Wellstreams—Living Waters for the Journey in Faith By Sister Lauretta Leipzig
The majority of people in this world are just ordinary people! I think that’s a fair statement to make. It’s always been that way! Look at the Mediterranean people of Jesus’ time. There was something very ordinary in the work of a carpenter, a shepherd tending sheep, a baker or toll collector. There was something very ordinary about a fisherman working in his boat or washing nets. Their daily routine jobs were probably performed with a degree of drudgery, yet they were done knowing it was essential to obtain a simple daily wage that would help feed the family for another day. So the story of the beginning of Jesus’ ministry started with Jesus choosing his first disciples from the ordinary working people. Also, we cannot forget that Jesus lived an ordinary life for the greater part of his thirty years.
But think further about “ordinary.” There’s something quite sacred about the ordinary for us – going off to the office or place of work, taking care of a child at home, enjoying family time together and participating in all those events and occurrences that make up our daily lives. But then, in the middle of all this “ordinary,” God often surprises us and calls us into his service in a new way. We might think we need long times of prayer or we need to do big things for God, but we forget that God can also be found in the small things – in the most ordinary things of life. Donald Neary, S.J. tells us there’s an old Irish spirituality which had a blessing for everything that was considered ordinary in people’s lives: cleaning a room, milking the cows, preparing a meal, gardening or working in the fields. How ordinary can these be? They found God as much in their undertakings and surroundings as in the church and other designated “holy” places.
There’s a story told about a man who was being rewarded by the King for something wonderful he had done. He was told by the King to mark off as much of the Kingdom as he wanted and it would be his. The man took his staff and traced a line in the dirt just around himself. When finished the King asked, “Is that all you want? Just what is in the circle?” The man answered, “No, I want everything outside the circle!”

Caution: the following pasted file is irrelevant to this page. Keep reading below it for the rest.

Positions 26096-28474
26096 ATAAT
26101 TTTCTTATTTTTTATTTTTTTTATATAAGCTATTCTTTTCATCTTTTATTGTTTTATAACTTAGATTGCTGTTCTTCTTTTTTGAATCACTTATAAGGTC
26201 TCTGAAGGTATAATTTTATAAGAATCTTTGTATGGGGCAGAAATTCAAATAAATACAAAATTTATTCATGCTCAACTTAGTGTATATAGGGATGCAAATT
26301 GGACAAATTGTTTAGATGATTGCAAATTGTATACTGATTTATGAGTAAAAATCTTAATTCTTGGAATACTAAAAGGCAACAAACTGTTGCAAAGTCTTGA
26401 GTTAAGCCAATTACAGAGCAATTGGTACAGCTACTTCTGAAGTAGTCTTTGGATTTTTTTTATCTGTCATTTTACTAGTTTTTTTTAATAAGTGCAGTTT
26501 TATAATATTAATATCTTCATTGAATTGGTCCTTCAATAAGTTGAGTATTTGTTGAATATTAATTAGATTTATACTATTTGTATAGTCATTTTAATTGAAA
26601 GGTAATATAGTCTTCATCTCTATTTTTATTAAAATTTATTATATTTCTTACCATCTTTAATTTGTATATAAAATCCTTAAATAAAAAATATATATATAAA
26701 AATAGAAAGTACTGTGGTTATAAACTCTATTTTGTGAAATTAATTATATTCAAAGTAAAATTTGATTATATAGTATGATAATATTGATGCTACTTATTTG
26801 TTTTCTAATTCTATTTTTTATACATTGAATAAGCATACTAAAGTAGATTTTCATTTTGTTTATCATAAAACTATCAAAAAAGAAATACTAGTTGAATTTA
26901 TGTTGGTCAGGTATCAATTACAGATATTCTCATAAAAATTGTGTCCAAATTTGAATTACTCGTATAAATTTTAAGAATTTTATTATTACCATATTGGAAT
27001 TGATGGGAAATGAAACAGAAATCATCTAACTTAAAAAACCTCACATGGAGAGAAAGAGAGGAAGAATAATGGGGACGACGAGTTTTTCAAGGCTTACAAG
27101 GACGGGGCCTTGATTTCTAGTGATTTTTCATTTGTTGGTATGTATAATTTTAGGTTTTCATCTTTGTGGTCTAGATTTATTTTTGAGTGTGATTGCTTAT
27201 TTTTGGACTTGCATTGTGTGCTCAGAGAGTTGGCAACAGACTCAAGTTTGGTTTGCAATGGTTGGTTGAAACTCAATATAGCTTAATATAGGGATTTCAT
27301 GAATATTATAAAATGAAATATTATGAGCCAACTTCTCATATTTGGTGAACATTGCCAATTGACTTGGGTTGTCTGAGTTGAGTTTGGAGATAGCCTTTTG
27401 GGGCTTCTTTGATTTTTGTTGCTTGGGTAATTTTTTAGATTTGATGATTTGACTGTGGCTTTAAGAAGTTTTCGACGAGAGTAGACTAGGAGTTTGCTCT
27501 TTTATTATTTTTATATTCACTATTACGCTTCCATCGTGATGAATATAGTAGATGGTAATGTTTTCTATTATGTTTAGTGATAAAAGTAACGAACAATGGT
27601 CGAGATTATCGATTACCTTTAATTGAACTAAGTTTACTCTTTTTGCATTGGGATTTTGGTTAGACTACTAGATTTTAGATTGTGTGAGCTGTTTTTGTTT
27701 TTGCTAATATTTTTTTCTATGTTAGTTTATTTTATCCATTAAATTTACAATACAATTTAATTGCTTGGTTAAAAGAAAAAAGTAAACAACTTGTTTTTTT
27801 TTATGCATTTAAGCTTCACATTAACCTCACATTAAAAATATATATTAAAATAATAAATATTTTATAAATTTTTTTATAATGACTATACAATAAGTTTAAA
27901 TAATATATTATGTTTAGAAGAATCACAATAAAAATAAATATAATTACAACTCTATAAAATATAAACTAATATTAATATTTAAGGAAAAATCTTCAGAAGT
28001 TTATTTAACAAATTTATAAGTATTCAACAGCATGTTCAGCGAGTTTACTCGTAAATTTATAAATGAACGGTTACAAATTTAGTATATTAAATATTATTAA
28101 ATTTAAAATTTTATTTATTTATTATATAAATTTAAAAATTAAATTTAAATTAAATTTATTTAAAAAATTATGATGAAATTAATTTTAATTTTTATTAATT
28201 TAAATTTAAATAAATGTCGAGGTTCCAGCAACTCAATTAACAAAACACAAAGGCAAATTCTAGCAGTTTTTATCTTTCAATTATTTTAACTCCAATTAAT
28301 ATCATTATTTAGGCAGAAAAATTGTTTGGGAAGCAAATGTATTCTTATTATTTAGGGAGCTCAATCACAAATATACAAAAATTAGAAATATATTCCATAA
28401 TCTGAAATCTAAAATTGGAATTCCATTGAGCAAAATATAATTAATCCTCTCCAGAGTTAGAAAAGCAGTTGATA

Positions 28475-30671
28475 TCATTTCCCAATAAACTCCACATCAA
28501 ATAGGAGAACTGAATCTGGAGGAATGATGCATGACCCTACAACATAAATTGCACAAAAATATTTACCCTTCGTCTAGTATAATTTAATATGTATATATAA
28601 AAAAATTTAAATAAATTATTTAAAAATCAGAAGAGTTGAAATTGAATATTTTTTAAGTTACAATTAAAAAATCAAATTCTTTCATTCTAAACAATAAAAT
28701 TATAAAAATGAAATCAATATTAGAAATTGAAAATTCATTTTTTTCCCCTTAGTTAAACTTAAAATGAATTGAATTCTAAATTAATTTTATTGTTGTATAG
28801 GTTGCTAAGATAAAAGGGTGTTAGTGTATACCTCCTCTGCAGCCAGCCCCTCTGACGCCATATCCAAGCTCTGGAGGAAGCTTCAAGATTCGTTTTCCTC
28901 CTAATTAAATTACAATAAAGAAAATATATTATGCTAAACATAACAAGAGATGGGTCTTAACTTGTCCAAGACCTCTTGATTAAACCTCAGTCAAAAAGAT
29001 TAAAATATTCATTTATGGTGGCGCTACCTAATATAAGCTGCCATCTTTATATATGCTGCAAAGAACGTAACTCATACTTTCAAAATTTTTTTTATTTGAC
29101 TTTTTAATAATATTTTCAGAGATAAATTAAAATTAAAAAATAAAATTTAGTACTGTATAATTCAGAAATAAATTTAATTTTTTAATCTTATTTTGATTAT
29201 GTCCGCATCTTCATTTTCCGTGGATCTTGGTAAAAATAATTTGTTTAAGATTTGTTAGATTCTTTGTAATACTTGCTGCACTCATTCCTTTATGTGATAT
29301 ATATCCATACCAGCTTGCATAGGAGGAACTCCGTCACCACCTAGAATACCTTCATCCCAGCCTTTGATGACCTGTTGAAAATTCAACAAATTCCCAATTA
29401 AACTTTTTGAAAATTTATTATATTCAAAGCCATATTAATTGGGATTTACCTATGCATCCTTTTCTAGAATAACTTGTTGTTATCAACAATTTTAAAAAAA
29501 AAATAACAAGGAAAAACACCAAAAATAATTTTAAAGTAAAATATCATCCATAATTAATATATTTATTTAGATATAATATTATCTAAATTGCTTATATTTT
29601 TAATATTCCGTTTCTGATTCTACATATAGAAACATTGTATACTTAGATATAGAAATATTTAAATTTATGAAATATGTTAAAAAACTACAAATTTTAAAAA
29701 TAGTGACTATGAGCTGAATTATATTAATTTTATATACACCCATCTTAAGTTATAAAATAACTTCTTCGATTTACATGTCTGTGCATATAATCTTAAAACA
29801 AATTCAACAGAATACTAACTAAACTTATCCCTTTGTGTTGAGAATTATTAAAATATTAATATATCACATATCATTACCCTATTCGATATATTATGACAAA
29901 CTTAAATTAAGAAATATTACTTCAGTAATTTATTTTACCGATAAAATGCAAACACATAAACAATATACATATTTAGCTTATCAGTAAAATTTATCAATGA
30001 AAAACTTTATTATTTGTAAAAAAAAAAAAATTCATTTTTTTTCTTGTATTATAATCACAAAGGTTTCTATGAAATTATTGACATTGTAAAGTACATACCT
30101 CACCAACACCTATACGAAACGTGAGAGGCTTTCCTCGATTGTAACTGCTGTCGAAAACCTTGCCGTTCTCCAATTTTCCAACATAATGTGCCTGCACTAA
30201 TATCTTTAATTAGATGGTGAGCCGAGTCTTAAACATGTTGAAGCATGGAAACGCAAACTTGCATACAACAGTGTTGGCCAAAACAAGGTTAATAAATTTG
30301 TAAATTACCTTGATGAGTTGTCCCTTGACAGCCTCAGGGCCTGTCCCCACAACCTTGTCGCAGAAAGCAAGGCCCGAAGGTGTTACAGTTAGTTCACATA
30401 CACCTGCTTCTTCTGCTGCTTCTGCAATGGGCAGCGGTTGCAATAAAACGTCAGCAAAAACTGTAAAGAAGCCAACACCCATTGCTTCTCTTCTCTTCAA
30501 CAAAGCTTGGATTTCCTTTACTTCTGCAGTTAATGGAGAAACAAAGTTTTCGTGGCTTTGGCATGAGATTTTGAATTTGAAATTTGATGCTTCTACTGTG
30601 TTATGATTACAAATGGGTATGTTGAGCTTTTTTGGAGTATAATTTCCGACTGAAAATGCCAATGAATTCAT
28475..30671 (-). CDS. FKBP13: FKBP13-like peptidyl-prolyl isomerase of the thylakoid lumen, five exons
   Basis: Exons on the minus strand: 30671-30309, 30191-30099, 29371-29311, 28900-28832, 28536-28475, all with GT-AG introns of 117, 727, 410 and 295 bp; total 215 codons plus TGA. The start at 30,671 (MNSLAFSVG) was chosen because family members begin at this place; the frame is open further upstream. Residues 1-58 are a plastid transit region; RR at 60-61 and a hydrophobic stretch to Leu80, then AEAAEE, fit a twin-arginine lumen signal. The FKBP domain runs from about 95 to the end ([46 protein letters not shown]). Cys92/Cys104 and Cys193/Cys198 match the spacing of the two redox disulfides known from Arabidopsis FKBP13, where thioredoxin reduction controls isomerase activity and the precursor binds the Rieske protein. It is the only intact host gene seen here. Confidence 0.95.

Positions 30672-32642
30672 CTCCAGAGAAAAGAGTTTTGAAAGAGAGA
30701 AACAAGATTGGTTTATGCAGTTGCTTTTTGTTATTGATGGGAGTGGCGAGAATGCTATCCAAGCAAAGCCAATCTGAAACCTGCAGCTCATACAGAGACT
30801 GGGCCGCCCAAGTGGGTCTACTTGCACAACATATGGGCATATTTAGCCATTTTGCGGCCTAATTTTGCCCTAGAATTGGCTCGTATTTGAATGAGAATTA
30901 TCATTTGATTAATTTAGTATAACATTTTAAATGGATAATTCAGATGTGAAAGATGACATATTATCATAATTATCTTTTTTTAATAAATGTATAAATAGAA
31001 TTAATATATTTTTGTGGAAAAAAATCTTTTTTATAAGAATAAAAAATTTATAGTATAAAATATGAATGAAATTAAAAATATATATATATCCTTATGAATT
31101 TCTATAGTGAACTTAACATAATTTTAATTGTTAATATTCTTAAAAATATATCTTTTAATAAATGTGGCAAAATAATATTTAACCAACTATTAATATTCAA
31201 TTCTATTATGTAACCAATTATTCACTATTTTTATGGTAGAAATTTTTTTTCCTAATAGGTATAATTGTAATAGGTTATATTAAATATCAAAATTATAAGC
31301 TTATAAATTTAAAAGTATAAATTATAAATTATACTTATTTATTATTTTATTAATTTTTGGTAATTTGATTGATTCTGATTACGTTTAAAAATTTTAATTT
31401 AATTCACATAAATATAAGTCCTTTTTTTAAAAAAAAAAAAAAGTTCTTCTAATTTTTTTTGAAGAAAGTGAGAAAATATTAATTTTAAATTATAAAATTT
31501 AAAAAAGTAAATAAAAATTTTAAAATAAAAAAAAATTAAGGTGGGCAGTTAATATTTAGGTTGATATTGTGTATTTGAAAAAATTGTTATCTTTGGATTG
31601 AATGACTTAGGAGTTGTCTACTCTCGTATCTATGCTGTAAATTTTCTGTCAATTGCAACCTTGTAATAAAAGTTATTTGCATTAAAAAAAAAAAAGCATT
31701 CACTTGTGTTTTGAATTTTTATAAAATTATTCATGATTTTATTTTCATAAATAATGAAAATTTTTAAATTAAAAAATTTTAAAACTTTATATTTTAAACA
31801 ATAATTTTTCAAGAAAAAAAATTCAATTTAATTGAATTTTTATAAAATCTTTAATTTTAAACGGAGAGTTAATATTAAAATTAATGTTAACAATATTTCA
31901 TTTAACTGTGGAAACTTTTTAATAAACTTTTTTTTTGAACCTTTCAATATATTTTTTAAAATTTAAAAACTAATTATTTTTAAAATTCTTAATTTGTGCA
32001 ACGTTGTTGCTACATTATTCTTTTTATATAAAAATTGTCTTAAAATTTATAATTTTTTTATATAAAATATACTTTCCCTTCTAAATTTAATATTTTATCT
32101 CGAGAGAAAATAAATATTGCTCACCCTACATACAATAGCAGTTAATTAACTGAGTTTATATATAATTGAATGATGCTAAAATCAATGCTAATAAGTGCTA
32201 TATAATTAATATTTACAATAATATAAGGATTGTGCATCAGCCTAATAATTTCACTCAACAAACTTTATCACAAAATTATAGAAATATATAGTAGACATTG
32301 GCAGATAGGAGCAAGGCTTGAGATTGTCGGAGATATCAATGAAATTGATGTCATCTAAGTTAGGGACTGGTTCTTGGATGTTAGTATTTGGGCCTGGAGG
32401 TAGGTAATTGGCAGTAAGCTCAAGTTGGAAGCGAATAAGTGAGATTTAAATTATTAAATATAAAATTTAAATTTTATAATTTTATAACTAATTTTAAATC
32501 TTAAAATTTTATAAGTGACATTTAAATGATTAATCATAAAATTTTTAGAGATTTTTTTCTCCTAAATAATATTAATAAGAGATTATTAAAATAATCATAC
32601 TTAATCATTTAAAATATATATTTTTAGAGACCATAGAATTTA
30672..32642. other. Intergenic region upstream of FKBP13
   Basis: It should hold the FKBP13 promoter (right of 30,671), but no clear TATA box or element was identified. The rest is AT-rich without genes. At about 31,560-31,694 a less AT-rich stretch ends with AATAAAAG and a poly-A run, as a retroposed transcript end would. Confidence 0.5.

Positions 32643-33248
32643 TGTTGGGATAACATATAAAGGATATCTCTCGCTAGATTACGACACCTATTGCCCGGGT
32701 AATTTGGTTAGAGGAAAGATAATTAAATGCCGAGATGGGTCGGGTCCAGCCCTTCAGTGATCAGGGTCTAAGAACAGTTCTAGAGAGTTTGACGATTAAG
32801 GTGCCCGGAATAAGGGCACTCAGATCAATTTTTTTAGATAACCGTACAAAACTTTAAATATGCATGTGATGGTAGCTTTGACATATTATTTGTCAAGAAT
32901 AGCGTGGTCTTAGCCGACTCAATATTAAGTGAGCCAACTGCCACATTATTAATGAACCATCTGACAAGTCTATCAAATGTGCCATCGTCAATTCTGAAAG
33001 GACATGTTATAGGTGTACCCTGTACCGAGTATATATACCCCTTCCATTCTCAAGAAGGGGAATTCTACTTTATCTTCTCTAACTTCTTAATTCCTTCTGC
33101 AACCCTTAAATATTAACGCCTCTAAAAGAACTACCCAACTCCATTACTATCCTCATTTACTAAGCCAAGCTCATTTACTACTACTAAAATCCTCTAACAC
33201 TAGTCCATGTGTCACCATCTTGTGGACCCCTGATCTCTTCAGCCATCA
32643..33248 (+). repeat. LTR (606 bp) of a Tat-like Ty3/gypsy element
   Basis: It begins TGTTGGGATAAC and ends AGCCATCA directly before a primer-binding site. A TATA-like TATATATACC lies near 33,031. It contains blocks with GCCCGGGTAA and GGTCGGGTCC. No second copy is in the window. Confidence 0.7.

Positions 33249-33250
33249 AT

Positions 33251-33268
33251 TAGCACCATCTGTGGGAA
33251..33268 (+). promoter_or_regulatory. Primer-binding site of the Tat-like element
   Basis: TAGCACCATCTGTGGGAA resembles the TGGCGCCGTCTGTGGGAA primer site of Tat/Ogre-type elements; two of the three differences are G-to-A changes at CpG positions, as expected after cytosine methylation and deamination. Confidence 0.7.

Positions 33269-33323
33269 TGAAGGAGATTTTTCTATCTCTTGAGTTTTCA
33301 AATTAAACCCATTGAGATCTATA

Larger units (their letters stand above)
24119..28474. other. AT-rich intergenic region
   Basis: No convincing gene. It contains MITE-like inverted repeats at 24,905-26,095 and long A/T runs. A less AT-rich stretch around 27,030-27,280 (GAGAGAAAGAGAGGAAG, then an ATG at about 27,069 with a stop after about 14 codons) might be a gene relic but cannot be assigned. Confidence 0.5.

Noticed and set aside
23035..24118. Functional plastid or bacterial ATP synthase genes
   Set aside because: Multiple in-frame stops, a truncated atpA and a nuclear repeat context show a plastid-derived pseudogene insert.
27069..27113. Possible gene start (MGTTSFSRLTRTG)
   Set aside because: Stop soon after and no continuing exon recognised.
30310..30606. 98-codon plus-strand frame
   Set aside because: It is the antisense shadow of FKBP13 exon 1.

Outside the circle! What if we looked beyond our small selves to see where God wants us to be and serve him – outside our circle? Have you ever sensed God leading you to do something, but hesitated because it would interrupt your everyday life, change your schedule or cause you to do something you don’t want to do? Most of us have some degree of selective hearing or times when our vision becomes clouded. At these times we fail to take that one step of faith to follow God’s lead. How difficult it is to sometimes move outside our comfortable circle!
Yet, we must believe that God is in the business of using ordinary people to do great things. Numerous characters in Scripture point us to our theme today. Falsely, we can think that the first disciples were spiritual giants. But consider Matthew as an example. We don’t know much about him, but we do know that, because of his work for the Romans, he was one of the most questionable persons of the town. However, when Jesus called him to follow, Matthew left everything and ventured forth with nothing more than Jesus’ promise to make him a disciple. Of all the possible people Jesus could have chosen, we wonder why he chose a so-called “thief” like Matthew.
We can question all we like, but this seems the way God acts! That’s what God does! A shepherd becomes a king, a farmer becomes a prophet, a simple, humble girl becomes the mother of Jesus. These are the people – ordinary people — God calls to be his disciples. God was busy blessing the world through them and continues to be busy in our lives as well. In God’s hands we, as ordinary people, can do extraordinary things for the love of Christ because he is the one who calls us and guides us in everything we say and do.
We might take to heart Pope Francis’ example and words: “As ordinary disciples, God does not expect us to be perfect in carrying his word and work to others.” Francis tells us: “ Just do it as best you can and let the Holy Spirit do the rest.” We probably are all familiar with Mother Teresa’s words. She was well-known for the sayings she passed on to those who would hear her advice. She believed firmly that “not all of us can do great things, but we can do small things with love… Holiness doesn’t mean doing extraordinary things, but doing ordinary things with love and faith.” And again she wrote: “I cannot change the world, but I can cast a stone across the waters to create many ripples.” Let us take the advice of these great leaders and strive to do, with extraordinary love and generosity, the ordinary things to which we are being called and make a difference in our world.
September 9, 2018
Sister Lauretta Leipzig